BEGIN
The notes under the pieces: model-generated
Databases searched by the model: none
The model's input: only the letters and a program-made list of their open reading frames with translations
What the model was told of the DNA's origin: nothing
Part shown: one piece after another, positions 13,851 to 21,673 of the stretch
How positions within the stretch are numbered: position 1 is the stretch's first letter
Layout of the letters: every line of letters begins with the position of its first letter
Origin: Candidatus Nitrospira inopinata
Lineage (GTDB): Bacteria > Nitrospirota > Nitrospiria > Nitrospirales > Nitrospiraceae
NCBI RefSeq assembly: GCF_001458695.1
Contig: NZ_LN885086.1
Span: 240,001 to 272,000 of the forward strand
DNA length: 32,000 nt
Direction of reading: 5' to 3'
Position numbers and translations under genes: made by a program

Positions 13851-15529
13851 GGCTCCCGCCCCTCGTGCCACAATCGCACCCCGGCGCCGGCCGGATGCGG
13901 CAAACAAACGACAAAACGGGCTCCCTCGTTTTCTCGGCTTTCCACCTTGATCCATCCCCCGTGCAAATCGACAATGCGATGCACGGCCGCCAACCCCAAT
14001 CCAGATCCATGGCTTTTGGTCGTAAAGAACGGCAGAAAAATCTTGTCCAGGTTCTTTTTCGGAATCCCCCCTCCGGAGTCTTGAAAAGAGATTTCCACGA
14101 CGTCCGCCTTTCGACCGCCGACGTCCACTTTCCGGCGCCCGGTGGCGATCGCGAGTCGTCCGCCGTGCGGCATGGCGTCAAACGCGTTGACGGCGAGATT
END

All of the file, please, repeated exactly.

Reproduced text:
The notes under the pieces: model-generated
Databases searched by the model: none
The model's input: only the letters and a program-made list of their open reading frames with translations
What the model was told of the DNA's origin: nothing
Part shown: one piece after another, positions 13,851 to 21,673 of the stretch
How positions within the stretch are numbered: position 1 is the stretch's first letter
Layout of the letters: every line of letters begins with the position of its first letter
Origin: Candidatus Nitrospira inopinata
Lineage (GTDB): Bacteria > Nitrospirota > Nitrospiria > Nitrospirales > Nitrospiraceae
NCBI RefSeq assembly: GCF_001458695.1
Contig: NZ_LN885086.1
Span: 240,001 to 272,000 of the forward strand
DNA length: 32,000 nt
Direction of reading: 5' to 3'
Position numbers and translations under genes: made by a program

Positions 13851-15529
13851 GGCTCCCGCCCCTCGTGCCACAATCGCACCCCGGCGCCGGCCGGATGCGG
13901 CAAACAAACGACAAAACGGGCTCCCTCGTTTTCTCGGCTTTCCACCTTGATCCATCCCCCGTGCAAATCGACAATGCGATGCACGGCCGCCAACCCCAAT
14001 CCAGATCCATGGCTTTTGGTCGTAAAGAACGGCAGAAAAATCTTGTCCAGGTTCTTTTTCGGAATCCCCCCTCCGGAGTCTTGAAAAGAGATTTCCACGA
14101 CGTCCGCCTTTCGACCGCCGACGTCCACTTTCCGGCGCCCGGTGGCGATCGCGAGTCGTCCGCCGTGCGGCATGGCGTCAAACGCGTTGACGGCGAGATT